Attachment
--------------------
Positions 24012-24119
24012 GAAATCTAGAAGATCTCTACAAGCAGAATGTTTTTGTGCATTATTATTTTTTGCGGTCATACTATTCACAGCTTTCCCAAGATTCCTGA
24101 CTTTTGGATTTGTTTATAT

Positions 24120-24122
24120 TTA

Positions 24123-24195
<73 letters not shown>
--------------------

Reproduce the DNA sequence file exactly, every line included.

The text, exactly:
Positions 24012-24119
24012 GAAATCTAGAAGATCTCTACAAGCAGAATGTTTTTGTGCATTATTATTTTTTGCGGTCATACTATTCACAGCTTTCCCAAGATTCCTGA
24101 CTTTTGGATTTGTTTATAT

Positions 24120-24122
24120 TTA

Positions 24123-24195
<73 letters not shown>